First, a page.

Study: The 'War On Cops' Is Pure Bullshit
from the it-keeps-the-money-rolling-in-though dept
The “War on Cops” is a belief system that’s currently being preached to the converted. Evidence abounds that it’s safer to be a cop now than it’s ever been, and yet, officers still claim they’re being targeted and use these unfounded fears to obtain military equipment and qualified immunity rulings.
We’ve covered how safe police work is here before. But the narrative coming from the law enforcement community refuses to change, despite evidence to the contrary. Research is piling up, exposing law enforcement agencies’ claims of cops being targeted by a vengeful populace as a self-serving lie. At best, these claims are merely wrong. But given the easy access to law enforcement officer death data, a refusal to see the stats for what they are is incredibly disingenuous at best.
Adding yet more documentation to the pile is a study released by researchers from three American universities. The study [PDF] shows policing just keeps getting safer.
The number of line-of-duty deaths has declined dramatically over the last five decades. Policing is a much safer profession now than it was 50 years ago. Despite a 75% drop in deaths, however, there has been remarkable stability in geographic-, temporal-, and incident-level characteristics. Also, several notable changes over time reflect favorably on improved safety in policing, such as declines in deaths resulting from aircraft crashes and accidental gunfire. Other trends are troubling, though, such as the stability in deaths during auto pursuits and a two-fold increase in deaths from vehicular assaults. Currently, the “war on cops” thesis is not supported by any evidence, and we apply the 50-year lens in this study to provide important context for understanding recent trends in officer deaths.
The number of deaths continues to drop despite a few high-profile incidents in which cops were targeted and killed. What’s interesting is officers’ lack of concern for their own safety, as is evidenced by the numbers of deaths related to vehicle pursuits.
Interestingly, deaths occurring during automobile pursuits remained stable over time (5% to 6%) despite policy changes adopted by departments to restrict and control pursuits (Alpert, 1997).
In addition, significant shifts in cause of death occurred among nonfelonious cases. The most common cause was automobile/motorcycle accidents, and the proportion increased significantly over time from 37.9% in 1970–1979 to 52.0% in 2000–2016.
There’s nothing “interesting” about this. Departments have regularly enacted policies meant to curb the use of high-speed pursuits to capture criminal suspects. Just as regularly, officers have ignored these policies. There is also an observed tendency for officers to drive aggressively when responding to calls, increasing the chance of accidents, injuries, and death.
Aggressive action by officers — not just in terms of driving, but also in terms of interactions with the public — appears to be greeted in kind.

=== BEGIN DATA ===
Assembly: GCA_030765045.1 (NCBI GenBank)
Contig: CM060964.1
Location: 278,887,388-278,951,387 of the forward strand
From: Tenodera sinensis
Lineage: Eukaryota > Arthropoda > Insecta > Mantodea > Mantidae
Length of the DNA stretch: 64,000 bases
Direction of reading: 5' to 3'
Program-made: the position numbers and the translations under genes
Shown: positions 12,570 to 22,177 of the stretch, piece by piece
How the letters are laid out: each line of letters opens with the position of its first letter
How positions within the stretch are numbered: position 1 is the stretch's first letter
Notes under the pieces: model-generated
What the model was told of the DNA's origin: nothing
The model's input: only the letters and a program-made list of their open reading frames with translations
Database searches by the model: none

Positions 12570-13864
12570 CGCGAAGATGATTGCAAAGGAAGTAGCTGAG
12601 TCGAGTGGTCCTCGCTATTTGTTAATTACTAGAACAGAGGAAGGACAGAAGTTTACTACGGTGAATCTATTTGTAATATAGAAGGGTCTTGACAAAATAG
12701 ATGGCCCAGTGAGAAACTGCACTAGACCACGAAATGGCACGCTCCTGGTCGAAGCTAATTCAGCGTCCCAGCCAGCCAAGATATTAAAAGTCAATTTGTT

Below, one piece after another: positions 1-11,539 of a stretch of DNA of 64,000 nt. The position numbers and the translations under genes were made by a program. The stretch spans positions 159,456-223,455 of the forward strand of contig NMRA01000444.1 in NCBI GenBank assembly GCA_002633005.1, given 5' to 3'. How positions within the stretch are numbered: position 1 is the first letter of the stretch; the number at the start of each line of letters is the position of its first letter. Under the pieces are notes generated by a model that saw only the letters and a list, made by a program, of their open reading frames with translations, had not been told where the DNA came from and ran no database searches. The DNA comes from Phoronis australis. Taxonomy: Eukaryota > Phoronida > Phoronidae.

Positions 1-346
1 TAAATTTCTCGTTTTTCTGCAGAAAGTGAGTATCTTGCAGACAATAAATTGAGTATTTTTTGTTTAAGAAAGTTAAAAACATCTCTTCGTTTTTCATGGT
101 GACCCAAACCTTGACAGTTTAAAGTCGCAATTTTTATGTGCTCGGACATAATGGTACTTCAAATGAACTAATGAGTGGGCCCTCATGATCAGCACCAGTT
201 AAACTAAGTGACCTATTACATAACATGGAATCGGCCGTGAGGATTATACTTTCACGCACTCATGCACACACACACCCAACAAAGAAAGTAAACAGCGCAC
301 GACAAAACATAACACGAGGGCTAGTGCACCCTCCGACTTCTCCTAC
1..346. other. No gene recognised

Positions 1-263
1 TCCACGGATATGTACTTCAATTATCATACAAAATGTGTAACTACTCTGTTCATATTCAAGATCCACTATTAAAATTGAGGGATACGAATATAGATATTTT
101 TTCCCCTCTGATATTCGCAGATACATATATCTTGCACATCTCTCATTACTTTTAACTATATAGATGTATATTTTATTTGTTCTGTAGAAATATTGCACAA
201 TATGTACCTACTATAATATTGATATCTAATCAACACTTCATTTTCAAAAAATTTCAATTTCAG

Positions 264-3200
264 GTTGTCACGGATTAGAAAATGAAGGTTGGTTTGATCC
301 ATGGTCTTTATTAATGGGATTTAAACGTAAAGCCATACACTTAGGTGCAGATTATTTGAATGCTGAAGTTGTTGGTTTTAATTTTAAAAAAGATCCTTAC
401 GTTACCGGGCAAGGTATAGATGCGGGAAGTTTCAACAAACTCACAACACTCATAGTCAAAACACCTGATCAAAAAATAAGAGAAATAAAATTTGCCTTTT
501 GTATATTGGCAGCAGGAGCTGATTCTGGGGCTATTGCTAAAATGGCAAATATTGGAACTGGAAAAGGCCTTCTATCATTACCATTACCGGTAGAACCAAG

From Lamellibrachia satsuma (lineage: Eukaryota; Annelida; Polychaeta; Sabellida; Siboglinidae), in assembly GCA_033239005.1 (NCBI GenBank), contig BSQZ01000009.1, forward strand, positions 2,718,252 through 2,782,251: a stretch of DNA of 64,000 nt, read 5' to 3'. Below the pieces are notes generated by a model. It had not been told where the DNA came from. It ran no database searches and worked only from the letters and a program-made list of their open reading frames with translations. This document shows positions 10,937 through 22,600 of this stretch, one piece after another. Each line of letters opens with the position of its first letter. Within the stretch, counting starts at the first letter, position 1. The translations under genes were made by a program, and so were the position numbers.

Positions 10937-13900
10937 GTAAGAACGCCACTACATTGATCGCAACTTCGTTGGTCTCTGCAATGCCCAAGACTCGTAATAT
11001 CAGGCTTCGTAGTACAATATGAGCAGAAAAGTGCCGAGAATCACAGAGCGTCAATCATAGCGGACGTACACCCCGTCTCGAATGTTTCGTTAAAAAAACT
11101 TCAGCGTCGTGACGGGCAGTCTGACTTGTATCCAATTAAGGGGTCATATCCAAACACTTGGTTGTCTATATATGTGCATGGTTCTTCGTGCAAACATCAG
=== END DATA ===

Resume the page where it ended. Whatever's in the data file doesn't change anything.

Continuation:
Researchers have also documented an association between aggressive patrol style and greater rates of assault (Kaminski et al., 2003; Morrison & Meyer, 1974; Regens et al., 1974; but see Wilson & Zhao, 2008). Fridell et al. (2009: 550) concluded that “agencies that have a culture of aggressiveness will likely ‘produce,’ not just more force against subjects, but also violence against police.”
Escalation remains a problem. De-escalation could save lives, as could simply treating the suspects like human beings, rather than punching bags or bullet receptacles. Aggressive tactics are making cops less safe in an era of unprecedented officer safety.
Another unsurprising finding is that the so-called “Ferguson effect” is pure bullshit.
A handful of scholars has sought to test elements of a “Ferguson Effect” directly, particularly as it relates to crime rates and depolicing. In regard to allegations of a “war on cops,” Maguire and colleagues (2017) found no evidence that the events in Ferguson (and after) led to an increase in felonious killings of police officers. By focusing on a time period spanning January 2010 through March 2016 and by using an intervention of August 2014, they found that anti-police rhetoric was not associated with a rise in the number of police officers murdered across multiple interrupted time-series estimation techniques. The analyses and their findings were robust, indicating no evidence of either an abrupt or gradual increase in felonious homicides post–Ferguson.
How can law enforcement officials who still push this rhetoric explain their refusal to accept the facts? It’s not as though researchers are juking a proprietary data set to come to these conclusions. The data set used in this case comes directly from law enforcement reporting, collected by a pro-law enforcement entity: the Officer Down Memorial Page, run by a nonprofit that says it’s “dedicated to honoring America’s fallen law enforcement heroes.”
If anyone’s still pushing a “War on Cops” narrative in the face of these facts, they’ve got something to sell. The public isn’t buying it, but that hardly matters when there’s a captive audience just dying to hear how unappreciated they are even as they march fearlessly into the face of
certain death mild antagonism.